Financial Support

Not everyone is in the position to support their child financially through college. If you are, you should reach out and help in whatever way you can. If not, you can still assist your child in this area by helping them to look into different funding opportunities that could meet their needs and provide the funds they need to get through their studies. Whatever your situation, there is some way you can support your teen through this.

Emotional Support

Make sure that your teen knows you’re always there for emotional support too. Leaving for college or university can be extremely daunting. Think about it. This is the first time your teen will likely live by themselves and take on full responsibility for their own lives. They are bound to experience ups and downs in the process, whether individual or as a cause of others at their institution. You need to make sure that they know that you will always be there if they need. Nowadays, this is easier than ever. With phone calls, video calls, instant chat and more, you can keep in touch, checking in as and when they need to provide a shoulder to cry on, someone to vent to or anything else.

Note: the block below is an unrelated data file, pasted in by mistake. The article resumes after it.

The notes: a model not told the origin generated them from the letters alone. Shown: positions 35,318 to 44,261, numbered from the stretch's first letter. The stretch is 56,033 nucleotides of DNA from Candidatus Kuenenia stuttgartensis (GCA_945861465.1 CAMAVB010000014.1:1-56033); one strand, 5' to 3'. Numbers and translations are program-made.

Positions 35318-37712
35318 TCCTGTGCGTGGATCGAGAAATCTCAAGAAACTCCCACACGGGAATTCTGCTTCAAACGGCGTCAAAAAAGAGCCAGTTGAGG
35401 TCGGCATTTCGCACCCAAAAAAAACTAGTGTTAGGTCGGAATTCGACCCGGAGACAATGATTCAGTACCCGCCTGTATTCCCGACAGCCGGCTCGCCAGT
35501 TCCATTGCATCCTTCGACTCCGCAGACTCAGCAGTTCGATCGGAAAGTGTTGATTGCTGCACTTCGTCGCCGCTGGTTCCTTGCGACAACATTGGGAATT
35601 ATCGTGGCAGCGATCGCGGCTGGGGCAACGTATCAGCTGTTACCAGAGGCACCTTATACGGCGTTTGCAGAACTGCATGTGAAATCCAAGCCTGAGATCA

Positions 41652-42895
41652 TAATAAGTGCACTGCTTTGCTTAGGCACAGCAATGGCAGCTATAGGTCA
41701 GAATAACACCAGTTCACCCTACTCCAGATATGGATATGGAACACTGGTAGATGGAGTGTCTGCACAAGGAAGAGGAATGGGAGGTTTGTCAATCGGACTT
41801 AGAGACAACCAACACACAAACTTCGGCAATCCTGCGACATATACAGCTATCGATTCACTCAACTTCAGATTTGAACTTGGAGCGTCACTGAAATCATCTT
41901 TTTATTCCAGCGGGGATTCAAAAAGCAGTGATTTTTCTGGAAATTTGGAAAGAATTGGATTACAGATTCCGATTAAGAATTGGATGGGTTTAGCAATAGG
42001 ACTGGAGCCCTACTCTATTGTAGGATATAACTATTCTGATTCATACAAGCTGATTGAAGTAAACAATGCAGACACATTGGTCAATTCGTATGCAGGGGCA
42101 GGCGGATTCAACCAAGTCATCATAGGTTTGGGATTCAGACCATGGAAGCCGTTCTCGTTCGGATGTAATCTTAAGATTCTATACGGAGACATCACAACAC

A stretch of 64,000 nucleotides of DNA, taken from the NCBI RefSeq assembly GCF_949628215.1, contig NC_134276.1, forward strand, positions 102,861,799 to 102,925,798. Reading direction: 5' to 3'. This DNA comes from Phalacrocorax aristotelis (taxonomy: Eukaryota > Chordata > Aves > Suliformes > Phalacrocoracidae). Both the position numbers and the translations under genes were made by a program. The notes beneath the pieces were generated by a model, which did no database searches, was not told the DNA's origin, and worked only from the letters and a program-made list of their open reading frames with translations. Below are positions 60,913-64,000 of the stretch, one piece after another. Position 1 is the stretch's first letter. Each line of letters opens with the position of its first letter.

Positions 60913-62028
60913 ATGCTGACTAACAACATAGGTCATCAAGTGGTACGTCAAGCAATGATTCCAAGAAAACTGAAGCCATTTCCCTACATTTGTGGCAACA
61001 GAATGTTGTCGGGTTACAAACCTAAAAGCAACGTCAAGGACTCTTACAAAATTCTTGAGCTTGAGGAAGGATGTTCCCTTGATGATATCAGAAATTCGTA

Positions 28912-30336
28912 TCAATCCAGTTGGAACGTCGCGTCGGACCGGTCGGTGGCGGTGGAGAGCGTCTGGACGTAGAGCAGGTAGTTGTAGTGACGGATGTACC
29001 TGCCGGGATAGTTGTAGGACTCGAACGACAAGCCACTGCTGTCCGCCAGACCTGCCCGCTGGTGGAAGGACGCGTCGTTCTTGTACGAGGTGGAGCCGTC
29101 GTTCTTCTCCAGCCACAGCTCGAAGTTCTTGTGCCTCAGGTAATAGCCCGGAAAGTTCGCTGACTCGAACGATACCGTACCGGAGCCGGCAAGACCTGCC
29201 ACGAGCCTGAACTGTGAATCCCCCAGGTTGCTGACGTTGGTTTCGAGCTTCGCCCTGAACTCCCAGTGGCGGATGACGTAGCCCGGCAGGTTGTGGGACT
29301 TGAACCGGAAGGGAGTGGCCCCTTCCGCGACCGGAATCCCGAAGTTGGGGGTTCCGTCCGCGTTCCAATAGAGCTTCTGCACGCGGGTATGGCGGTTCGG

Of course, you’re going to want your teen to feel independent too. This is when they grow and it’s a good idea to implement healthy boundaries that will allow them to be adults at the same time as showing you care. Your teen can lead the way on this one. Through frank discussions or general intuition, you’ll be able to tell what they feel comfortable with and what they don’t. Maintain good boundaries so that they can enjoy their time without feeling stifled or penned in.

As you can see, there are so many different areas you need to take into consideration when your teen is heading off to college or university - and those outlined above are just scratching the surface! Hopefully, some of the information will help you to get the journey off to a good start.

Penniless Parenting

Mommy, wife, writer, baker, chef, crafter, sewer, teacher, babysitter, cleaning lady, penny pincher, frugal gal

Post a Comment

New comments are not allowed.*

Previous Post Next Post